Course-designing at the top level has long been dominated by a handful of professionals. But what happens when they retire? Who will replace them?

This is a question that has concerned the course-designing fraternity for some time — and one that, two years ago, prompted British Eventing (BE) to launch a scholarship to identify future talent.

“It is an issue, and not just in this country — there is a real shortage of both people coming through and top-level course-designers worldwide,” Mike Etherington-Smith, who designed the Sydney and Hong Kong Olympic tracks, told H&H.

Burghley and Luhmühlen designer Mark Phillips has raised similar concerns.

He said: “I don’t think there is enough new blood coming through.

“Course-designing is a vocation — it’s not something that can be learned in a few days’ training. It takes time to gain the experience to move up the levels and you need to learn on the job.”

Too much responsibility?

Mark has also pointed out that the burden of responsibility that rests on the course-designer’s shoulders — one that increases with every death in the sport — is not encouraging people to get involved. With two deaths in recent months, are the implications too much?

“There is more pressure on designers nowadays,” said Mark. “It doesn’t matter how much you do, there’s always that possibility for accidents to happen.”

In Italy a police investigation is currently ongoing with the course-designer, technical delegate and event director under scrutiny. This is “standard procedure for this type of accident in Italy,” according to the Italian Equestrian Federation.

Although in Britain similar protocol does not apply, the pressure remains.

“The world in which course-designers work is not an easy one,” said Mike.

“The advent of rider reps several years ago was formalising the relationship between officials and riders and this relationship is very good. Riders can at any time approach officials with concerns that they may have about a fence, which is a positive development.

“We are all in the sport because we enjoy it, we know what the risks are and have to accept them whatever our role.”

From rider to designer

Riders Helen West and Beanie Sturgis have both tried their hand at designing through running their own horse trials — Bicton and Dauntsey respectively. They were two of the three winners of last year’s BE course-design scholarship.

“When I took on the job of organising Bicton, I thought I could save some money by designing courses for Pony Club and riding club events, and it went from there,” said Helen, who now has sole charge of the BE courses up to novice level and has had a significant input into the intermediate and CIC2* tracks, with mentoring from Blenheim and Hartpury designer Eric Winter.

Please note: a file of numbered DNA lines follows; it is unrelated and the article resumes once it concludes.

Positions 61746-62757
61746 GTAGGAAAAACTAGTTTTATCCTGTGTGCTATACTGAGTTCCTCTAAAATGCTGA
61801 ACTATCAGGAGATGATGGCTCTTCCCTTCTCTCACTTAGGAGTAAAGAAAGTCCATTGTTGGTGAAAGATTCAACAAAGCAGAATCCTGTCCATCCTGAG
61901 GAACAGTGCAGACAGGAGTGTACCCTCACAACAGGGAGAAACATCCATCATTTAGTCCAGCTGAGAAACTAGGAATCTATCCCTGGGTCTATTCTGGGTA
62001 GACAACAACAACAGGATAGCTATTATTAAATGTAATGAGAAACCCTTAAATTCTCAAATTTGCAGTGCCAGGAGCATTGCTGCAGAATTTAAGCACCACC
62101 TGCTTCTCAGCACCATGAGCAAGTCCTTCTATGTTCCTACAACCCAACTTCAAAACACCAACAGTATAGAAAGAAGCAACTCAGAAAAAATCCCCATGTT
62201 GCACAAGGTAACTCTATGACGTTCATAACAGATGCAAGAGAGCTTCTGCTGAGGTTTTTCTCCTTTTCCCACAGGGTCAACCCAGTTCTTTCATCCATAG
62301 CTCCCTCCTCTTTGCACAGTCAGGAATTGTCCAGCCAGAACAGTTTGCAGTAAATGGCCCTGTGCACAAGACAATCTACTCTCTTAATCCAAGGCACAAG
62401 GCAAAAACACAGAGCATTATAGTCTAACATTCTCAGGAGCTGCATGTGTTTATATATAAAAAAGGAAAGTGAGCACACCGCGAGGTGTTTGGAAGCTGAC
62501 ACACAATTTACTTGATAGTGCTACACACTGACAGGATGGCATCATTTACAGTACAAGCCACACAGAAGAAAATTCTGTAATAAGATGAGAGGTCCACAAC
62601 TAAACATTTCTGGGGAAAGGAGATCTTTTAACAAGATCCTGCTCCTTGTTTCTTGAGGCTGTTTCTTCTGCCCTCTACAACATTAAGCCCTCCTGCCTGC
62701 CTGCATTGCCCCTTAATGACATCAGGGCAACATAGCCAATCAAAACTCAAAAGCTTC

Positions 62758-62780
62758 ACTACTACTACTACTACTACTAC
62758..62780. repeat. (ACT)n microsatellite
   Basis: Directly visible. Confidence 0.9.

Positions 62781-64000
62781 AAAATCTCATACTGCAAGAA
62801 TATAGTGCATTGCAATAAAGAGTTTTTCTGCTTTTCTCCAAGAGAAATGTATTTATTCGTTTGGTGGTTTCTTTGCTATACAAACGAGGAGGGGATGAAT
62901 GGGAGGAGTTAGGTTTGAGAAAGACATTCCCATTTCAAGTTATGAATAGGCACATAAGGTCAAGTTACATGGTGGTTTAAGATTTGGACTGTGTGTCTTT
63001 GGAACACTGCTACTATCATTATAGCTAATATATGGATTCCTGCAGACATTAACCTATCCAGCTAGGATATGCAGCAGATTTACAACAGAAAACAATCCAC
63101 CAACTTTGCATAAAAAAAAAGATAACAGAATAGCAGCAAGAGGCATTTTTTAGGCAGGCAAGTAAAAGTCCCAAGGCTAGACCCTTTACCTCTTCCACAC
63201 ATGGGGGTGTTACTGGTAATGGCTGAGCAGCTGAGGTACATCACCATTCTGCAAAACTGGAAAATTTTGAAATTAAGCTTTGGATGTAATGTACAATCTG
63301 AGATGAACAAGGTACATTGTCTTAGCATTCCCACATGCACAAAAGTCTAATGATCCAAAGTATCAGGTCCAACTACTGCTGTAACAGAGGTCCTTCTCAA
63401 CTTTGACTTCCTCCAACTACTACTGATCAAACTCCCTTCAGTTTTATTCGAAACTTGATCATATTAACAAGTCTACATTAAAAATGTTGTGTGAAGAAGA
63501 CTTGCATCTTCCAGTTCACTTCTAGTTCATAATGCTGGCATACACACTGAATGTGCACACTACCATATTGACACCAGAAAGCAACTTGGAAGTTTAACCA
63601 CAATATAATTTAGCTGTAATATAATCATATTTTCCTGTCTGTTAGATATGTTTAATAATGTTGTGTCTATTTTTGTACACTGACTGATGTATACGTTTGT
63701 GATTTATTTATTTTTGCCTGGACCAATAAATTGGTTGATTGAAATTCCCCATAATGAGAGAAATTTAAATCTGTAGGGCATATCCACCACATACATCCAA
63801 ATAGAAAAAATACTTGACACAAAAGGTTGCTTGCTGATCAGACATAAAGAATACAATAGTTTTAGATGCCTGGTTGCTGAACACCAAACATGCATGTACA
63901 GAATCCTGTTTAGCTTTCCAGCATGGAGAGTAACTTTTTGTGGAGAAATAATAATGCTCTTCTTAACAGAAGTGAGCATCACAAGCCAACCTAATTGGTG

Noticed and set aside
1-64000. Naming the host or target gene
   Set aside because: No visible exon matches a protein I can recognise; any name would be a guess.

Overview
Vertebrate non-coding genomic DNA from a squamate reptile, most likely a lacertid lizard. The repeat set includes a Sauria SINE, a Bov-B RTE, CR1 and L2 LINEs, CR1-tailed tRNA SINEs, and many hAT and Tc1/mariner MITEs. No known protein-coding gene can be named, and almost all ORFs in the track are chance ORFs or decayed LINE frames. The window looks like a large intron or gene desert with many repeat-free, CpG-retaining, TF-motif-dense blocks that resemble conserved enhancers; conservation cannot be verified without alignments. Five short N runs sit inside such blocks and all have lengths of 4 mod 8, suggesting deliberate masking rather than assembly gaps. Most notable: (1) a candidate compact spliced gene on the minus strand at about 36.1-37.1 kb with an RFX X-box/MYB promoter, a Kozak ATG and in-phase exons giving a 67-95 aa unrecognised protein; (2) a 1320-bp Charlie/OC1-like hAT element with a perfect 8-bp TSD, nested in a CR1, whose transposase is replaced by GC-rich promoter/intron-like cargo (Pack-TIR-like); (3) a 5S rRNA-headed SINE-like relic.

“It’s been a huge learning curve and, as a rider, it’s made me look at courses from a completely different perspective and appreciate why certain fences work — or don’t work,” she said.

“I have also learned a lot about the pressures of working within the constraints of a tight budget. Riders wonder why, at the lower levels, there are so many logs and post and rails on a course, but sometimes it’s the only way to keep a course within budget. As a course-designer you are also responsible for the footing, and if you run out of money to prepare the ground then people aren’t going to run their horses anyway.”

Helen also admits to having sleepless nights before competitions.

“I go to sleep with fences spinning round in my head. You dread making a mistake,” she said.

“Fortunately, the system is such that advice is only a phone call away. Often, though, an accident will happen not at a jump that you have lost sleep over, but at a straightforward one that you hadn’t thought twice about.

“You have to have confidence in yourself and constantly strive to learn more.”

Beanie, who is renowned for her brave and bold cross-country riding, has brought the same qualities to designing.

“I love the buzz of it and being able to put my stamp on a track,” she said.

“Two years ago I built a fence of the same type as Badminton’s Vicarage V on our intermediate track. It struck me that there was nothing like this to prepare riders and horses before they met it as a four-star question, so I built a double of corners over ditches and they jumped really well. It gave me a real buzz.”

Mike Etherington-Smith has said that to be a good course-designer, it is advantageous, if not vital, to have competed at a reasonable level.

“You need to have ridden all sorts of horses — not just the really talented ones — as it’s important to understand what an average horse is capable of and how his mind and body works,” he said.

A viable career?

But is course-designing really a viable career option, even for top riders who decide to hang up their boots?

Ian Stark and Eric Winter are both in high demand, although both also have “sidelines” in the shape of training and running busy equestrian centres.

Neither Helen nor Beanie can see themselves devoting all their time to course-designing in the future, although both are keen to further their skills.

“It’s something I really enjoy,” said Beanie. “But I can’t see how you would make much money from it; course-designing is never going to make you rich.”

Former Household Cavalry rider and now accredited course-designer and -builder, Joe Weller, set up an event on his home turf at Norton Disney. He also helps out at Burghley, Houghton and Burnham Market.

He said: “The bulk of my income comes from farming and course-building. I think you need to have another job alongside designing.”

Course-designing work can also be hard to come by.

“It’s a double-edged sword because we need to increase the pool of designers in eventing, but often there’s not enough work to go around,” he said.

Ref: Horse & Hound; 14 May 2015